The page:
Gerwig’s films look the question of money right in the face and show how the flow of the narrative—i.e. the life of the protagonist—is dammed and directed by how much of it they have. These heroines are certainly not altogether devoid of privilege, but Gerwig still points to how class is an architect in each of their lives. Frances, Lady Bird, and Jo are situated in a complicated network of financial volatility that proves critically generative. They can afford to go to college or to live in New York, but just barely, and not with the callous entitlement and blasé attitude of those around them. It is this positioning that registers so strongly, wherein Gerwig’s protagonists are on the outside looking in, fortunate enough to brush up against rich friends or benefactors, but never really to join them; consequently, with the audience positioned outside too, we see just how contingent the conditions of every character are on their economic circumstances—and how ignorant so many of them are to their advantages.
Much of Gerwig’s early work, particularly with Baumbach and Joe Swanberg, was of the indie mumblecore variety, a genre that attracted upper-middle class art house fans who like to pretend that their problems are universal; though Gerwig was one of the faces of this scene, her own projects have tended to make the same privileged millennial artists that she worked with into objects of scrutiny. In Little Women, Amy asks her wealthy neighbor Laurie what he intends to do with his life, to which he titters about writing an opera in which he would also be the central figure. Laurie is not dissimilar to Chalamet’s Kyle in Lady Bird, who “is trying not to participate in the economy” because he “doesn’t like money,” a stance he can only afford to take because of how rich his family is.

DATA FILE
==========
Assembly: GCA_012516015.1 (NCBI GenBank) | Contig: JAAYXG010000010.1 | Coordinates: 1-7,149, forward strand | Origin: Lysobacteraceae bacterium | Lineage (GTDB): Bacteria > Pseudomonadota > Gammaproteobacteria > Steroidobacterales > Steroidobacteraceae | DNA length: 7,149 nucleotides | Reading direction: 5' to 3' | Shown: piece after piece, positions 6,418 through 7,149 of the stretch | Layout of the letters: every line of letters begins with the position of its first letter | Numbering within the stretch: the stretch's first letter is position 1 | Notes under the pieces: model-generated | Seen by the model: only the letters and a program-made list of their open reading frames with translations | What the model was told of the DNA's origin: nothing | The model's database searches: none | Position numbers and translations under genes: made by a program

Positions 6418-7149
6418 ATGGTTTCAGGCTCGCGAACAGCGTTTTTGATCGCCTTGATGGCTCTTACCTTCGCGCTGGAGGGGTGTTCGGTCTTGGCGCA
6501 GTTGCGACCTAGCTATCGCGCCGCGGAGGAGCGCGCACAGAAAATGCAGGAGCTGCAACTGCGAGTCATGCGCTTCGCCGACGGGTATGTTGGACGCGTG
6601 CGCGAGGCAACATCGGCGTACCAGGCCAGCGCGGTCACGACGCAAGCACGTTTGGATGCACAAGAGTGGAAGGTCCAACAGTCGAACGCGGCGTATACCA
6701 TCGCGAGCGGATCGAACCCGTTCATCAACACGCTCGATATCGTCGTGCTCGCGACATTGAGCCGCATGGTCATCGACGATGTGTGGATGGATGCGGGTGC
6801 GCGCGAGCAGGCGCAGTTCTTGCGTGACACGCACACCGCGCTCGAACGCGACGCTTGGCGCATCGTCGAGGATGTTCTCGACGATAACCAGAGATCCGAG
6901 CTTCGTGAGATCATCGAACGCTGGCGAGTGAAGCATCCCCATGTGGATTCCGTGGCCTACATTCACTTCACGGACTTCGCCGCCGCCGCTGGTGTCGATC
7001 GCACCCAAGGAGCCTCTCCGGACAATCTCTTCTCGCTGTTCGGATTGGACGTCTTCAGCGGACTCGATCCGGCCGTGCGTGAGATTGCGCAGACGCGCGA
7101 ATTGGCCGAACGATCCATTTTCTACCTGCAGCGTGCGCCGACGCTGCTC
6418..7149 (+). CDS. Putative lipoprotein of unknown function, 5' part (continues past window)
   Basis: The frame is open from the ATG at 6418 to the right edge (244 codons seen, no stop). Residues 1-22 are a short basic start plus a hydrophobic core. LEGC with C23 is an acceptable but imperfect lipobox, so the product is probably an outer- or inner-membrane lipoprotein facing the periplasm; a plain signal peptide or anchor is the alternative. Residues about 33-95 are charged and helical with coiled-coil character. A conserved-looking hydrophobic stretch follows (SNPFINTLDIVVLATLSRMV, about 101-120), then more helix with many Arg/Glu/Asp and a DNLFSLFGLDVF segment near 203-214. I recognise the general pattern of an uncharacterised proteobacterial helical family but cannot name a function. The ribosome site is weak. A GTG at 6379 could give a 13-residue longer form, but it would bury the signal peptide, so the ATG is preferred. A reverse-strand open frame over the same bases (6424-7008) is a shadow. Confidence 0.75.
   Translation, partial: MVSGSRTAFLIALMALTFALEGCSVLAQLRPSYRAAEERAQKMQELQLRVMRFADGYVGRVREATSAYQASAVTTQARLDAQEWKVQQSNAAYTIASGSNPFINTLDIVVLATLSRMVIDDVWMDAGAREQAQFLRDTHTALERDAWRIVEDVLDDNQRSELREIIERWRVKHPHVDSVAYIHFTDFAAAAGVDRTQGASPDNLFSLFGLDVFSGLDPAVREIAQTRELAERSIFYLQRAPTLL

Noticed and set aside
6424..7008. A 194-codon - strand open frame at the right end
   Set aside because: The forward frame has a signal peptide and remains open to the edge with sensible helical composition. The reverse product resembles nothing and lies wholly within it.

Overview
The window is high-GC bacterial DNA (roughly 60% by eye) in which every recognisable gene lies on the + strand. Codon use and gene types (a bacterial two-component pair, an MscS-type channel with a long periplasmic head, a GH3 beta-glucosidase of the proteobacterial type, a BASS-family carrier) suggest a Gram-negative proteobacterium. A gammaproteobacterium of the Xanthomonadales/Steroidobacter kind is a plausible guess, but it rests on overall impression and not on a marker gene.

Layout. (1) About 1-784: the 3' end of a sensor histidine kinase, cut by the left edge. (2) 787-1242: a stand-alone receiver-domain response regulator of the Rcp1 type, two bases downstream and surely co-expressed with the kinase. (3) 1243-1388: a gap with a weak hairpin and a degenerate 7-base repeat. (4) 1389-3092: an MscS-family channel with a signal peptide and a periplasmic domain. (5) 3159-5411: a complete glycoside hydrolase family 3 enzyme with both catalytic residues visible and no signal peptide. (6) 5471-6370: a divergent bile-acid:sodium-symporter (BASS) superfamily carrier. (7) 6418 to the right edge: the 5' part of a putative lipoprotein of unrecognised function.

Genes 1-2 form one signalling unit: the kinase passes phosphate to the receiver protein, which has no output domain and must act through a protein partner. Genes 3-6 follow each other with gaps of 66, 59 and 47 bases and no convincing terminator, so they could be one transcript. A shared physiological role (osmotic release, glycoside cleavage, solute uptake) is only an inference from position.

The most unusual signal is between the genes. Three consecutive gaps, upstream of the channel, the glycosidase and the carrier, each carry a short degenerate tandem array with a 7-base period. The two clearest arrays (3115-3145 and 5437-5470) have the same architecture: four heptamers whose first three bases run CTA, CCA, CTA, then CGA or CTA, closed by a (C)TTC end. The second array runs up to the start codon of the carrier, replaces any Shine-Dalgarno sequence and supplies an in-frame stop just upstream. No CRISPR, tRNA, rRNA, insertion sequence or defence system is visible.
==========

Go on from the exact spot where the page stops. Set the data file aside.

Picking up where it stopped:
Anyone who has spent time in the art world has met this particular breed of entitled cool dude—Gerwig has likely worked with a lot of them, too (and most recently, lost a much deserved Best Director nomination to them). As her films demonstrate, these are the types of young artists who get a leg up and become industry leaders—actors, writers, and directors who saturate storytelling with their own view of the world, where money and class are not inhibiting factors, or even factors at all. By contrast, money is an actor in all of Gerwig’s projects, just as it is in reality, making for smart and complicated musings on everything from marriage to art, and friendship or gender roles. As Virginia Woolf wrote in A Room of One’s Own, “Intellectual freedom depends on material things”—one can say that this is likely true of all freedoms, whether for a modern dancer in New York, a teenager in Sacramento, or a young writer in the 1860s—and Greta Gerwig knows this.